In April, 2015 the FDA approved deoxycholic acid (Kybella®), a treatment for adults with moderate-to-severe fat below the chin, known as submental fat. Kybella, a cytolytic drug, is identical to the deoxycholic acid that is produced in the body and which helps absorb fats. When properly injected into submental fat, the drug destroys fat cells. It is the only approved for the treatment of fat occurring below the chin (Figure 4). The safety and effectiveness of Kybella for treatment of submental fat were established in two clinical trials that enrolled 1,022 adult patients with moderate or severe submental fat. Results showed that reductions in submental fat were observed more frequently in participants who received deoxycholic acid vs placebo.

It is important to note that Kybella can cause serious side effects, including nerve injury in the jaw that can cause an uneven smile or facial muscle weakness, and trouble swallowing. The most common side effects seen with this new treatment are swelling, bruising, pain, numbness, redness and areas of hardness in the treatment area.

New Drugs and Therapies for 2016: Seborrheic Keratosis

Drs. Neal Bhatia and Ted Rosen

Part 6 of an 8-part series on the large number of new topical and systemic medications that have become available or moved closer to approval in the last 12 months.


Seborrheic keratosis (SK) lesions are one of the most common skin tumors, affecting over 83 million people in the United States. While benign, these lesions are often cosmetically disturbing, may become symptomatic (irritated, pruritic, painful) or may be confused with more serious skin lesions. At presently, SK lesions are treated by cryotherapy, electrosurgery, curettage, or surgical removal. Each of these methods may be painful or can result in pigmentary changes or scarring at the treatment site.

A-101 is a topical solution of hydrogen peroxide and results from a phase II study that compared two concentrations of A-101 and placebo in 172 subjects with SK lesions indicated that it had significant efficacy in removing SKs and was well tolerated. Two phase III clinical trials will evaluate the safety and efficacy of A-101 in approximately 800 patients.

New Drugs and Therapies for 2016: Rosacea

Drs. Neal Bhatia and Ted Rosen

Part 5 of an 8-part series on the large number of new topical and systemic medications that have become available or moved closer to approval in the last 12 months.

Brimonidine 3.3% gel

Rosacea is a chronic relapsing disease of the facial skin, characterized by recurrent episodes of facial flushing, persistent erythema, telangiectasia, papules, and pustules. At present, there is no effective treatment in primary care for the symptoms of flushing and erythema, and management generally consists of lifestyle advice and off-label use of drugs, such as propranolol or clonidine, which may cause significant side effects.

Brimonidine tartrate is a highly selective a2 adrenergic receptor agonist, with potent vasoconstrictive and vasostabilizing activity. Facial application of brimonidine tartrate reduces erythema through direct cutaneous vasoconstriction. Brimonidine tartrate gel (Mirvaso®) was recently approved for the symptomatic treatment of facial erythema of rosacea in adults. It is an aqueous gel that is applied to the face once every 24 hours, at any time that is suitable for the patient, for as long as facial erythema is present. Approval of Mirvaso was based on results from two randomized, vehicle-controlled phase III trials that included 553 patients. The primary efficacy end point was the ‘success rate’, defined as a 2-grade improvement on both the Clinician’s Erythema Assessment (CEA) and Patient’s Self‑Assessment (PSA) over 12 hours on days 1, 15 and 29. Results from these studies indicated that once-daily brimonidine 3.3% gel had a good safety profile and provides significantly greater efficacy vs vehicle gel for the treatment of moderate to severe erythema of rosacea.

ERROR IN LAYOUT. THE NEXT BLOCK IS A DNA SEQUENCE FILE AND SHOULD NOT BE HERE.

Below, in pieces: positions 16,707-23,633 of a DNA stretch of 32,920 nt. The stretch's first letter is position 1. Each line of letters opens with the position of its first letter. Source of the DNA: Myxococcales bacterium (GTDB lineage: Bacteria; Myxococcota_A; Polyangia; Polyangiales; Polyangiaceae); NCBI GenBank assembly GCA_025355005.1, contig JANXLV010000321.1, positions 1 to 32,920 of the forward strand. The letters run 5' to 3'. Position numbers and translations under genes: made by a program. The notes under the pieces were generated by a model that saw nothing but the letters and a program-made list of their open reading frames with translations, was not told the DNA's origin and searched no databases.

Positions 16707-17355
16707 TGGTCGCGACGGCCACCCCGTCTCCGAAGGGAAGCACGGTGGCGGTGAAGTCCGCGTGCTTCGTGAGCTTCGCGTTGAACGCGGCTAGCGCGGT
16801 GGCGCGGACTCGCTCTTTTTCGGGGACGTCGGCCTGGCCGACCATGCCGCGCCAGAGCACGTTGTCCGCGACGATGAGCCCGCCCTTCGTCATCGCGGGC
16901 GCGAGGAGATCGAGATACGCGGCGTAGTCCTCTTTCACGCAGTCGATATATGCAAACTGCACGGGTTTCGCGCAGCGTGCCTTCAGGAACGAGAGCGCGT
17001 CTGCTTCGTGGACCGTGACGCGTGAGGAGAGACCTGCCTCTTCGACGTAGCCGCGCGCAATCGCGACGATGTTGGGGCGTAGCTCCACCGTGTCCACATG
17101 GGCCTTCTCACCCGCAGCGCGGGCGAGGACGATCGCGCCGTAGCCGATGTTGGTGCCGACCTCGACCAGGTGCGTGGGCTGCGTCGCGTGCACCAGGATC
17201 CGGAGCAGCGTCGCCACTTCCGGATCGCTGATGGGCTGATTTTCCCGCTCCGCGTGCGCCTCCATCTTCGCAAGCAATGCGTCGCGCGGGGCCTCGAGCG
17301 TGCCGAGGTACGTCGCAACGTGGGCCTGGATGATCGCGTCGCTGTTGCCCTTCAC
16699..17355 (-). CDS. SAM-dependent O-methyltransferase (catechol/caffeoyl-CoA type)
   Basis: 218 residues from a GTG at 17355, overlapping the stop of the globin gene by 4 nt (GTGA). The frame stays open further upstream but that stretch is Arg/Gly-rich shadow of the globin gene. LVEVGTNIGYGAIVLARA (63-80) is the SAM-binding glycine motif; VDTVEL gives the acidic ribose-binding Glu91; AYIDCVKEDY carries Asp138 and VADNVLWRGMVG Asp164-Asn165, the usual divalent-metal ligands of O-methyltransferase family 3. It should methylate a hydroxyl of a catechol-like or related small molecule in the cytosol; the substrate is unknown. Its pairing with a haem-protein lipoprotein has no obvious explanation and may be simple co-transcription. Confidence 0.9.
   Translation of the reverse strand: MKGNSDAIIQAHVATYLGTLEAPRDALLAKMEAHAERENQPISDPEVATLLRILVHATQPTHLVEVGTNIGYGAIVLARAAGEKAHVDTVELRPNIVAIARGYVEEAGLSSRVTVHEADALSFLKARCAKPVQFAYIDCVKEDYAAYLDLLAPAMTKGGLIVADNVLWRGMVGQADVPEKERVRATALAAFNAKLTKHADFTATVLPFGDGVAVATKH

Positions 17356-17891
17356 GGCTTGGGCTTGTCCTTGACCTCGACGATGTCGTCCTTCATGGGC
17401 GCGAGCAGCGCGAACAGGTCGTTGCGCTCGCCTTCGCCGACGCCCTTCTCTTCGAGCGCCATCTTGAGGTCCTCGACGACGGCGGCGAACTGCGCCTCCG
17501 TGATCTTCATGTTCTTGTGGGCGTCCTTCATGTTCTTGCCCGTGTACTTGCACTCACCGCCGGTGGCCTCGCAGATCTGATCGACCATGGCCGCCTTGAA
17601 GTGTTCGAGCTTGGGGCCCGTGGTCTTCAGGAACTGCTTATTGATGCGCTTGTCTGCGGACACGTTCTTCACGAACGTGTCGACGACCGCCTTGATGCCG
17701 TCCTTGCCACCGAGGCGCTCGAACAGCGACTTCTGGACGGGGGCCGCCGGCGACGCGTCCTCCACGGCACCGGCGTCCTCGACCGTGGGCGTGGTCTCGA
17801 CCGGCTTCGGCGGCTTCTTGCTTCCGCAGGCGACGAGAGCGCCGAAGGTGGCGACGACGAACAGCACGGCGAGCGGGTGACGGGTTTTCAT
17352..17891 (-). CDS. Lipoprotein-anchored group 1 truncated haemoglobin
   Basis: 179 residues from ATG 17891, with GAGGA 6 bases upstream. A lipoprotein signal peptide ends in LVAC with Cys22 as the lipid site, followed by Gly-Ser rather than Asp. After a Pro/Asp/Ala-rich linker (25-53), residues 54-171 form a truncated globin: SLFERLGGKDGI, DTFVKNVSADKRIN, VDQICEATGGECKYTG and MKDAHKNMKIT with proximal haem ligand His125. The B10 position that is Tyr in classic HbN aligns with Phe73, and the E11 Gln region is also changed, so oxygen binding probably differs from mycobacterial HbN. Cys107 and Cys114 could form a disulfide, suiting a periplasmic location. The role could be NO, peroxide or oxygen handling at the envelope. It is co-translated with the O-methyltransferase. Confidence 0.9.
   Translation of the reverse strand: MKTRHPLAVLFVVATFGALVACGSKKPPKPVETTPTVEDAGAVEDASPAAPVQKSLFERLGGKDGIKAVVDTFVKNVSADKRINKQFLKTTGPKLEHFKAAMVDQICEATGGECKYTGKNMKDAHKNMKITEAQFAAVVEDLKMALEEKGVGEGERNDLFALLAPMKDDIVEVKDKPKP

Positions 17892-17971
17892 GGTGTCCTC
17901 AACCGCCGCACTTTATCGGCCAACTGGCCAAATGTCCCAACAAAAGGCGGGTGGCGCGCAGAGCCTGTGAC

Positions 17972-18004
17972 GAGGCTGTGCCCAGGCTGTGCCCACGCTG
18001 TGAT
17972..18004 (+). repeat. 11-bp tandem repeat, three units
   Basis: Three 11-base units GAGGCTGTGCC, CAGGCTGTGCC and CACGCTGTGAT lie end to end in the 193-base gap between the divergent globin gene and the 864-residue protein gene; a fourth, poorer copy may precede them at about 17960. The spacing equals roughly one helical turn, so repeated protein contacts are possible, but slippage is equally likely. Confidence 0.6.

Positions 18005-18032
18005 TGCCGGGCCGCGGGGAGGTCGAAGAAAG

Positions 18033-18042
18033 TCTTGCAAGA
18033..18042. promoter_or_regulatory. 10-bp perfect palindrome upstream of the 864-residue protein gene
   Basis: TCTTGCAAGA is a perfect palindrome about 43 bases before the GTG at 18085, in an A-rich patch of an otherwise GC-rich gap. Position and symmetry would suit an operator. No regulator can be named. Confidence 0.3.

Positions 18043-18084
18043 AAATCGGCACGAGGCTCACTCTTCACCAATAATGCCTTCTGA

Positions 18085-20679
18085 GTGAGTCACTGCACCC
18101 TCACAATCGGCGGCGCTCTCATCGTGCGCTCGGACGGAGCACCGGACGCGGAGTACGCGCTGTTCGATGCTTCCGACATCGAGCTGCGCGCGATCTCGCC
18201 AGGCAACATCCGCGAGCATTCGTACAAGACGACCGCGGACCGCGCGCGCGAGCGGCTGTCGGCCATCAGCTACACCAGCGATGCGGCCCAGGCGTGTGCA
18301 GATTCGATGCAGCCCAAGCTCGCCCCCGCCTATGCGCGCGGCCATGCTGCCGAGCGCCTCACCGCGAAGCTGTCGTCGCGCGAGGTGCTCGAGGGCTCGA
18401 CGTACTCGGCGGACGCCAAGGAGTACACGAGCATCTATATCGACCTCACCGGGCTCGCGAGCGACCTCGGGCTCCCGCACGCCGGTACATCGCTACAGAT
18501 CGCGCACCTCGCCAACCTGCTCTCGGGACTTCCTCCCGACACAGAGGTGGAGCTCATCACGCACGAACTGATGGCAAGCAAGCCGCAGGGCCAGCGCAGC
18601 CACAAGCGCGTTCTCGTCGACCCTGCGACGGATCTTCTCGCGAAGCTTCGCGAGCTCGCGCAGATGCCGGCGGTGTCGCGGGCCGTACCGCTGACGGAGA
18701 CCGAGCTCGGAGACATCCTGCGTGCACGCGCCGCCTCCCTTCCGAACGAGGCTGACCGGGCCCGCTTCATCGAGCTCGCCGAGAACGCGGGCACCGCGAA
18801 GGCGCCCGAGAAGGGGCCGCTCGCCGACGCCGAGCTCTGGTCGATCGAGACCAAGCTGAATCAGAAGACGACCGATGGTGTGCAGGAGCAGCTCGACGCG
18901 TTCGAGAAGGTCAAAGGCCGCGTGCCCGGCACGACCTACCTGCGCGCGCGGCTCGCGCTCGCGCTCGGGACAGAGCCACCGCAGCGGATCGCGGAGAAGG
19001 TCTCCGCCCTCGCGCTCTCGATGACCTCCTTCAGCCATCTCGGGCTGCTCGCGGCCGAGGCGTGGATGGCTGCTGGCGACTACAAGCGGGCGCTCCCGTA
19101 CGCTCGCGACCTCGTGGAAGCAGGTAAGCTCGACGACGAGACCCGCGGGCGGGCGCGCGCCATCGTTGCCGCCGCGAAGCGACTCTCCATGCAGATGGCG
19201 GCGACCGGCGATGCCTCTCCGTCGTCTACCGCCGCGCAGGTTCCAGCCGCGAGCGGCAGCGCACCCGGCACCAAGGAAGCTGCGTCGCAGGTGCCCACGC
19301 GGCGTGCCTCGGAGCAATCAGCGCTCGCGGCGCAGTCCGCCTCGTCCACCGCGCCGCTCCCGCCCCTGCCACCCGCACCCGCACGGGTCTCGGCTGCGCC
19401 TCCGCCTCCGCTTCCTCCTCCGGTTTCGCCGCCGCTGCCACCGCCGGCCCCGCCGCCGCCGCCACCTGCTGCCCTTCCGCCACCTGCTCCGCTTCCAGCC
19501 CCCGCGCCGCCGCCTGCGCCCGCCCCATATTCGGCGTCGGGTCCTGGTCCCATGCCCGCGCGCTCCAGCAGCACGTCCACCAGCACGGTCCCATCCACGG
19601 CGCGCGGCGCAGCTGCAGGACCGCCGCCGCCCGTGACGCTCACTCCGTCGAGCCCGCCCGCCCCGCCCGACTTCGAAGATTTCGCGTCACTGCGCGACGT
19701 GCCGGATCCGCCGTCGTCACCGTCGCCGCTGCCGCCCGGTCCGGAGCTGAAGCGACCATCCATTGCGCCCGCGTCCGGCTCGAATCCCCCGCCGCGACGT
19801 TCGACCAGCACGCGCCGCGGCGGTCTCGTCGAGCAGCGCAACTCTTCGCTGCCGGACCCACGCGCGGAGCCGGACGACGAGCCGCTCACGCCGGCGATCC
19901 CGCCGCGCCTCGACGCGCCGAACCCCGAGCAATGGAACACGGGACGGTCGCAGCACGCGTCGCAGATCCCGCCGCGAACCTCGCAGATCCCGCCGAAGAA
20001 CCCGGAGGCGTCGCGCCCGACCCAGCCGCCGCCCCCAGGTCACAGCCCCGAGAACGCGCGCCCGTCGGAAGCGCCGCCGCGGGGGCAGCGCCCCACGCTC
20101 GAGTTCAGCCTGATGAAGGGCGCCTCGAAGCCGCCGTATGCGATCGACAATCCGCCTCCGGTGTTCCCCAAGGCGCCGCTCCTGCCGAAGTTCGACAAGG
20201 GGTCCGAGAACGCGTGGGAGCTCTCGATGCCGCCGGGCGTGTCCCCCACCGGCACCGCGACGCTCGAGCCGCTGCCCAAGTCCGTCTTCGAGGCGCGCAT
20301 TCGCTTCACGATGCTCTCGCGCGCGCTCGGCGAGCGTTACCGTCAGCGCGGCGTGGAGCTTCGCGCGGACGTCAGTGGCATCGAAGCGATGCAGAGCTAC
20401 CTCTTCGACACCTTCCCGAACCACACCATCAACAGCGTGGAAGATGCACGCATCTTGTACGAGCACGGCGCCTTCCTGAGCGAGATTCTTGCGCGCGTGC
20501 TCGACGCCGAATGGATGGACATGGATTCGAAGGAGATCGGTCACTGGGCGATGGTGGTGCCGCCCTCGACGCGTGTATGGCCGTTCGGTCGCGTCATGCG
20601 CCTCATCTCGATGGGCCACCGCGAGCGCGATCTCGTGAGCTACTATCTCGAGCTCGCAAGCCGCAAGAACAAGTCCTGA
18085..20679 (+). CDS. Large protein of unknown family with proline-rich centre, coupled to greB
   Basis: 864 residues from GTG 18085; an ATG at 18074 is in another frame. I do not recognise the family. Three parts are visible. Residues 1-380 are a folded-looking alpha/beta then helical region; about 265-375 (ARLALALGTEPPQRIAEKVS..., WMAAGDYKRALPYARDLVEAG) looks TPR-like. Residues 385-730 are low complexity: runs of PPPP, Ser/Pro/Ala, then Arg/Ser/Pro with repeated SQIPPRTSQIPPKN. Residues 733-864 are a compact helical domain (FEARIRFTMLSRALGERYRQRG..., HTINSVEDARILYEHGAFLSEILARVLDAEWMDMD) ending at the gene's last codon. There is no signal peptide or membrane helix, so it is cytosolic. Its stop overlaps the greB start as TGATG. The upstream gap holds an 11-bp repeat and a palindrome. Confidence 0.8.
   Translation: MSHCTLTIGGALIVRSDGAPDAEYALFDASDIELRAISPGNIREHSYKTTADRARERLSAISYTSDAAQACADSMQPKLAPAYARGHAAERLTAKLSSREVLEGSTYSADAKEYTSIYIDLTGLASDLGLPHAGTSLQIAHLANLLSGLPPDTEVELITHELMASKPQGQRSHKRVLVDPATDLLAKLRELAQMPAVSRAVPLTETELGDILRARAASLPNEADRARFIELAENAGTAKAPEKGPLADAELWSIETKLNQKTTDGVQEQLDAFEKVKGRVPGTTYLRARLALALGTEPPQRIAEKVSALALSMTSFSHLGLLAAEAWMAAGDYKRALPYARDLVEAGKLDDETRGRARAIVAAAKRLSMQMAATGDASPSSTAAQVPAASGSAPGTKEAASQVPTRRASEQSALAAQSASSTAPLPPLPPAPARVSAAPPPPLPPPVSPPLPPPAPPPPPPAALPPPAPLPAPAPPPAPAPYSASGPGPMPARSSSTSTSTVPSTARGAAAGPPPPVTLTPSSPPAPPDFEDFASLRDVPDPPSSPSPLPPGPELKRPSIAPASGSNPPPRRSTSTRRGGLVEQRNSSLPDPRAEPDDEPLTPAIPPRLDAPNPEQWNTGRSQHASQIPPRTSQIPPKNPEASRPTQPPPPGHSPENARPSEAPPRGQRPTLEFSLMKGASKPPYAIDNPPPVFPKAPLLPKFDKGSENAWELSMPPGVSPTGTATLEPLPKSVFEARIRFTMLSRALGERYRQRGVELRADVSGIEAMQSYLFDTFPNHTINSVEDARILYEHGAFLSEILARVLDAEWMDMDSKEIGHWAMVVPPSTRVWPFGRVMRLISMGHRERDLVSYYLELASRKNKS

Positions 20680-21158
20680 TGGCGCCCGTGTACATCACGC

New Drugs and Therapies for 2016: Hyperhydrosis

Drs. Neal Bhatia and Ted Rosen

Part 4 of an 8-part series on the large number of new topical and systemic medications that have become available or moved closer to approval in the last 12 months.


BBI-4000 (sofpironium bromide) is a new molecule that has been developed for the treatment of primary axillary hyperhidrosis (excessive underarm sweating). It is a “soft anticholinergic” that exerts it topical action and is rapidly metabolized into a considerably less active metabolite that reduces systemic side effects. Results from a phase IIb study of BBI-4000 were presented at the 2016 American Academy of Dermatology Annual Meeting. This 28-day trial evaluated the safety, tolerability and efficacy of three concentrations of BBI-4000 (5, 10, and 15%) versus placebo gel in 189 people with primary axillary hyperhidrosis. Study results indicated that BBI-4000 met its primary endpoint by successfully achieving a 2-grade improvement in the Hyperhidrosis Disease Severity Score (HDSS), in a dose-related fashion. At the maximum dose (15%), 38.3% of participants improved more than 2 points on HDSS at Day 29 vs 12.2% with vehicle. BBI-4000 also achieved a significant 1- and 2-grade improvement in a newly developed patient-reported outcome measure, the Hyperhidrosis Disease Severity Measure Axillary (HDSM-Ax).